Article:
A lot of people see the Cold War as distant history. There was even one political scientist/economist who wrote a book in 1992 claiming that the end of the Cold War was “The End of History.”
Obviously, that thesis didn’t age well.
But even leaving aside the nonsense that with the collapse of the Soviet Union, a new age of democracy and peace had dawned, a lot of us still see a rupture between the Cold War and the present strategic situation. There is no such rupture, though. History doesn’t work in “eras” except in high school textbooks.
Yes, this is in reference to my last post. An expansion, if you will. If you want to understand why we seem to be trapped in “endless war,” then you need to understand what happened since World War II, and how that has contributed to where we are now.
The Cold War has been described as the multi-decade tensions between NATO and the Warsaw Pact, marked by espionage, massive conventional forces staring at each other across the Iron Curtain, and the Mutually Assured Destruction of thousands of nuclear weapons pointed in both directions. And those were part of it. But the Cold War wasn’t really all that “cold.”
Proxy wars are nothing new. The Persians were practicing it against the Greeks for the 27 years of the Peloponnesian War. But the Cold War saw it elevated to new heights due to the aforementioned Mutually Assured Destruction. Open warfare between the major powers became too risky, largely due to the massive nuclear arsenals aimed at major population centers as well as military targets. So, the war happened on the peripheries, with revolutions, civil wars, and foreign interventions.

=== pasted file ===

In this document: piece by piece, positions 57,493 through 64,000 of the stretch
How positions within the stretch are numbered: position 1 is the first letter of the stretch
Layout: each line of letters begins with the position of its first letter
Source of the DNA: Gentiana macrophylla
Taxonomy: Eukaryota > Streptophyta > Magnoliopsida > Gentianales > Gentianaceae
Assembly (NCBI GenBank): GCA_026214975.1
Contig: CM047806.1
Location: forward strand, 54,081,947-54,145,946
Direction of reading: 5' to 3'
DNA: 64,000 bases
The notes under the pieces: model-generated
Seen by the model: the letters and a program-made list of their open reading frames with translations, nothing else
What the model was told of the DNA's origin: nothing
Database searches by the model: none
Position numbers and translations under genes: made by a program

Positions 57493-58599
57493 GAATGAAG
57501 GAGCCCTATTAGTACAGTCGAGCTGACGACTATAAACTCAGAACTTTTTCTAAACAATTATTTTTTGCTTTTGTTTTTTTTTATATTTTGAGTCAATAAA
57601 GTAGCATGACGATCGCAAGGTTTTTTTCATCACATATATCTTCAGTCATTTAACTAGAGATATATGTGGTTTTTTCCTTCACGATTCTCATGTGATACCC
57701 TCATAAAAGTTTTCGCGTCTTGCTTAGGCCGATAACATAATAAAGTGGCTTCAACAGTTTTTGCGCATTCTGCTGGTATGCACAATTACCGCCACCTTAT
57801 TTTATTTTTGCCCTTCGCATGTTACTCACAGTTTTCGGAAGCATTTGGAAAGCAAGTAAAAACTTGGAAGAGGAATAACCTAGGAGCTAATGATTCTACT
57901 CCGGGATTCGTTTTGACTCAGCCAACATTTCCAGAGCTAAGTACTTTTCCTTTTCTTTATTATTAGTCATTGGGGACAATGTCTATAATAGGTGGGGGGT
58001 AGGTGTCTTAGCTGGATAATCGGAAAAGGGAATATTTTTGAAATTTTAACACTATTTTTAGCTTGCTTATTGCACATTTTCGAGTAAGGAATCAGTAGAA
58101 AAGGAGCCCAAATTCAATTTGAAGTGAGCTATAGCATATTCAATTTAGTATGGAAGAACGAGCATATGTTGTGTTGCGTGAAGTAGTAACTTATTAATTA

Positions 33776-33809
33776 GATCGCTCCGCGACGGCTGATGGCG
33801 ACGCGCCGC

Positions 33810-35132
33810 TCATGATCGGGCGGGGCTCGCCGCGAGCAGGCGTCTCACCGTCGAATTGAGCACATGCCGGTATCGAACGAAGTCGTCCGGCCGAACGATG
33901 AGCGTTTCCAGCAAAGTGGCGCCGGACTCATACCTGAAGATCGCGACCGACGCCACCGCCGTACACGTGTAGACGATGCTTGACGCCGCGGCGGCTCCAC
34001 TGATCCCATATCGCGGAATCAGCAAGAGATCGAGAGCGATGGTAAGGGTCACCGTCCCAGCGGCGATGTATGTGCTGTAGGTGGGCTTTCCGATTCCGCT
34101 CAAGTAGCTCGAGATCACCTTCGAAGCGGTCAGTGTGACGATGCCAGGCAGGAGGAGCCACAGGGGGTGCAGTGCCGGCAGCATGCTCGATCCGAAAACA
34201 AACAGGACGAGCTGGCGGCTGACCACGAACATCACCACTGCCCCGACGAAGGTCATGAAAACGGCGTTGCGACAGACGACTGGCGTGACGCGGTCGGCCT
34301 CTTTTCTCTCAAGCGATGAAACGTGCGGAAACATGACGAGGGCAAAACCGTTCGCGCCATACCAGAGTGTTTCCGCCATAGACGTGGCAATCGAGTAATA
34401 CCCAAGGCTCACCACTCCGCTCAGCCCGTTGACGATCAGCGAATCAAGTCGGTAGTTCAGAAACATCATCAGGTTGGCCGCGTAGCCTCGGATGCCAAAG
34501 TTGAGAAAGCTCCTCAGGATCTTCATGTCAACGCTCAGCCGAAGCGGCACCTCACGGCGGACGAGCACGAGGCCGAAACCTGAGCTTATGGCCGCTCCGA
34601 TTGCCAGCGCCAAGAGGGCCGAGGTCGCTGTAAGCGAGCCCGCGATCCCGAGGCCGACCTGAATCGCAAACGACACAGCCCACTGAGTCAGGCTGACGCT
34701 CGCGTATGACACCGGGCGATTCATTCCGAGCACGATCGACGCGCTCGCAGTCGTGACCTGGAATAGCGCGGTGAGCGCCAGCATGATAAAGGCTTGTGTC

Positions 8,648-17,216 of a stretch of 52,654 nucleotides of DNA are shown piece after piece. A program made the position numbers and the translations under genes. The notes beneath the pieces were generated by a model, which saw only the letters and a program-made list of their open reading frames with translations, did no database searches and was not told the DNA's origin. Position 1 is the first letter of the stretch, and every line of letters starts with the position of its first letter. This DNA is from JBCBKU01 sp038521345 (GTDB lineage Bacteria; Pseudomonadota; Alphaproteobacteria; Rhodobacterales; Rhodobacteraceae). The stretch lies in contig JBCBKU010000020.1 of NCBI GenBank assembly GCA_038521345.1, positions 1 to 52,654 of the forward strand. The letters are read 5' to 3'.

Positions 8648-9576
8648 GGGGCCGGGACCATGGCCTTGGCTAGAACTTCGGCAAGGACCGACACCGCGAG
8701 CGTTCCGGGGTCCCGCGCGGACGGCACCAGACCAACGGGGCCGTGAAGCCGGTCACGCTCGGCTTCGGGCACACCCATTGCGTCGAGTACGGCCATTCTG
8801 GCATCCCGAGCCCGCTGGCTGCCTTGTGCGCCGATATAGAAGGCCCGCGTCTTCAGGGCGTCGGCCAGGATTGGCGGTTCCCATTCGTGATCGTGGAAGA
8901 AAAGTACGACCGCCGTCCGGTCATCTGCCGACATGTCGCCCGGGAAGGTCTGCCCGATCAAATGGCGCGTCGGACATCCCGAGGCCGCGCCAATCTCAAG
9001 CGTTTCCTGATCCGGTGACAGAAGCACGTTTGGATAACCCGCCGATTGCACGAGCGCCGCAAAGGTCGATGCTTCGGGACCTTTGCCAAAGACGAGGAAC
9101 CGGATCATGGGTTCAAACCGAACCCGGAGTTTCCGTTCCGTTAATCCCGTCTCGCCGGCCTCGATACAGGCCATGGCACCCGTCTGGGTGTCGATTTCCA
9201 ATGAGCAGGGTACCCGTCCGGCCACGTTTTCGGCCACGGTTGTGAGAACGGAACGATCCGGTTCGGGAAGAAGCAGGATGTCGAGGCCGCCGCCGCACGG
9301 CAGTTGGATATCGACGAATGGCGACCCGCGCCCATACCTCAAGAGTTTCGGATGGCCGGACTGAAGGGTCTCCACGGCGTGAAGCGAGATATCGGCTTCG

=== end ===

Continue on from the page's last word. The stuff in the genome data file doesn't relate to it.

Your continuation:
Because of the irregular nature of most of these “shadow campaigns,” which were simultaneously local wars and battles in the larger, global war between the West and the Communist bloc, it’s hard to say just how many casualties resulted from the Cold War. Some have estimated up to 25 million dead in the Cold War, making it the 9th deadliest war in history.
But where we really start to get into the weeds is the nature of the actual combat in the Cold War.
Proxy war, guerrilla war, and terrorism became the norm. And they still are, for a couple of reasons.
One, while Mutually Assured Destruction is no longer quite the threat it used to be, high-tech direct warfare is expensive. Very expensive. And with the US outclassing just about everyone for sheer high-tech conventional combat power, it’s usually a losing proposition, as the Iraqis found out the hard way. Twice.
So, proxy wars using irregular forces, separatist groups, and “volunteers”/mercenaries are less expensive monetarily, as well as in terms of political capital. Lots of friendly casualties cost a government. Keep casualties low through sleight of hand, using proxies and SOF acting under the aegis of “volunteers” or mercenaries (Looking at you, Wagner.) keeps your own population from getting restive as quickly.